Next, the fact that it would tend to be paid in drabs and dribbles mostly-hidden from the view of the consumer is odious. Indeed, the fact that, other than the purchase of vehicles and homes, it would go by all-but-unnoticed makes a national sales tax more-likely to be increased in any given year than the individual income tax. That is borne out by the history of the sales tax here in Wisconsin. 25 years ago, it was 4%. Then came a “temporary” percentage-point increase to 5% that somehow became permanent. The counties whined that they needed more revenue streams, so they were given the authority to lump in a 0.5% sales tax, and most counties, including Milwaukee, promptly tapped in. Milwaukee wanted to replace its convention center, so in went a 0.25% sales tax on prepared food, 2% tax on hotel rooms and 3% tax on car rentals in Milwaukee County (to an unelected board). Then Bud Selig came knocking for cash to “help” build a new ballpark, and in went a 0.1% sales tax in the 5-county area surrounding Milwaukee. In short, a restaurant meal that was taxed at 4% when I was young is now taxed at 5.85%, a 46.25% increase that, once inflation is taken into account, is something north of 300%.

I also take umbrage with is the concept of a “prebate”. Ultimately, the supporters are going to have to make the hard decision of keeping the IRS to verify, either through income or amount of purchases, the amount of the “prebate” to give to a particular individual, accept that the “prebate” is yet another welfare program, or jettison the concept and thus lose whatever left-of-center support might otherwise be gained.

As for the dreams of eliminating the IRS and the “underground” economy, I don’t suppose many of the supporters of the FairTax have had to deal with the BATF. Moonshiners have, and the BATF makes the IRS look like altar boys. Speaking of moonshiners, 221 years of taxation and zealous enforcement didn’t exactly stop their underground economy.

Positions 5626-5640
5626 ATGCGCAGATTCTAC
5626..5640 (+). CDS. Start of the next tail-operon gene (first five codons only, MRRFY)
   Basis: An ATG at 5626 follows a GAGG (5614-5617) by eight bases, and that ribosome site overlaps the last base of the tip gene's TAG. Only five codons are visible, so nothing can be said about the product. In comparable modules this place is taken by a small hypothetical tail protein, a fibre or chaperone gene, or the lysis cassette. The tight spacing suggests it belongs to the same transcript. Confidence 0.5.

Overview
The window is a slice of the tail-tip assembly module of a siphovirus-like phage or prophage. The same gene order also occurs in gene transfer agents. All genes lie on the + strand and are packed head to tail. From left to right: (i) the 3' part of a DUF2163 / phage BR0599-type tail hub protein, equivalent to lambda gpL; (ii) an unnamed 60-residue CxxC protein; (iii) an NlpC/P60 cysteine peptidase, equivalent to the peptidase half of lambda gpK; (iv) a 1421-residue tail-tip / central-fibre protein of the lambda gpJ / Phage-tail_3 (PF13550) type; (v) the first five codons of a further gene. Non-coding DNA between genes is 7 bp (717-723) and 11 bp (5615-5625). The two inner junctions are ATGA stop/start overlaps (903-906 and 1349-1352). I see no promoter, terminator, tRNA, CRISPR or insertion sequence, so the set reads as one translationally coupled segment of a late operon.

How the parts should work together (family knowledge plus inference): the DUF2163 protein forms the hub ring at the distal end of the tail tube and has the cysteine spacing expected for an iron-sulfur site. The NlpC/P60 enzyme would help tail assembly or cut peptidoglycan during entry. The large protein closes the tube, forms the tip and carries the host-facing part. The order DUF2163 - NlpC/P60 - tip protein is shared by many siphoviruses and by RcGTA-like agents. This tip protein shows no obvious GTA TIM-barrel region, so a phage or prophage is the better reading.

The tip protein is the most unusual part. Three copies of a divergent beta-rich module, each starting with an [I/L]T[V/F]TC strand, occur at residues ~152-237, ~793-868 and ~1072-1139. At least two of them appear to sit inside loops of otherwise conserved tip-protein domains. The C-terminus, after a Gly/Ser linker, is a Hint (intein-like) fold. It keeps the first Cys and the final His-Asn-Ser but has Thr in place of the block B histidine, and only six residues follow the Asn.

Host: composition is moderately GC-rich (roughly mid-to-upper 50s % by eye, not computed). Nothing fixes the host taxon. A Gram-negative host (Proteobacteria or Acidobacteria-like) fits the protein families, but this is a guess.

One more thought on the underground economy. If you’ve ever underreported the amount you paid for a used car because you didn’t want to pay the entire amout of the state sales tax, raise your hand. Apparently enough of you did so that many states now base their used-car sales tax on the Kelly Blue Book value instead of the actual sales price. Keep in mind that the state sales tax is anywhere between a quarter and a sixth of what the FairTax would be.

The Morning Scramble/Open Thread Thursday – 4/10/2008

I probably should’ve declared an open thread yesterday since I was pretty much out of it all day. Oh well, it’s Thursday, so have at it.


LCBrendan revisits the Battle of Trafalgar through the lens of 2008.
SteveF notes I’m about to become a “protected class”. Guess it is time to go on that diet because I have a strict policy regarding “protected classes”.
David Freddoso asks, “Worst economy evah?” Only in the world of the ‘Rat.
Mondoreb does gas cartoons.
James T. Harris says the O Effect should really be the ZerO Boomerang Effect.
Jim Geraghty saw through the Obama doubletalk on campaign finances.
– Beware, DC; Slublog is coming to town. Yes, I really don’t have much left in the tank, and Shoebox is visiting the Mouse, so I’m counting on you to fill in the blanks.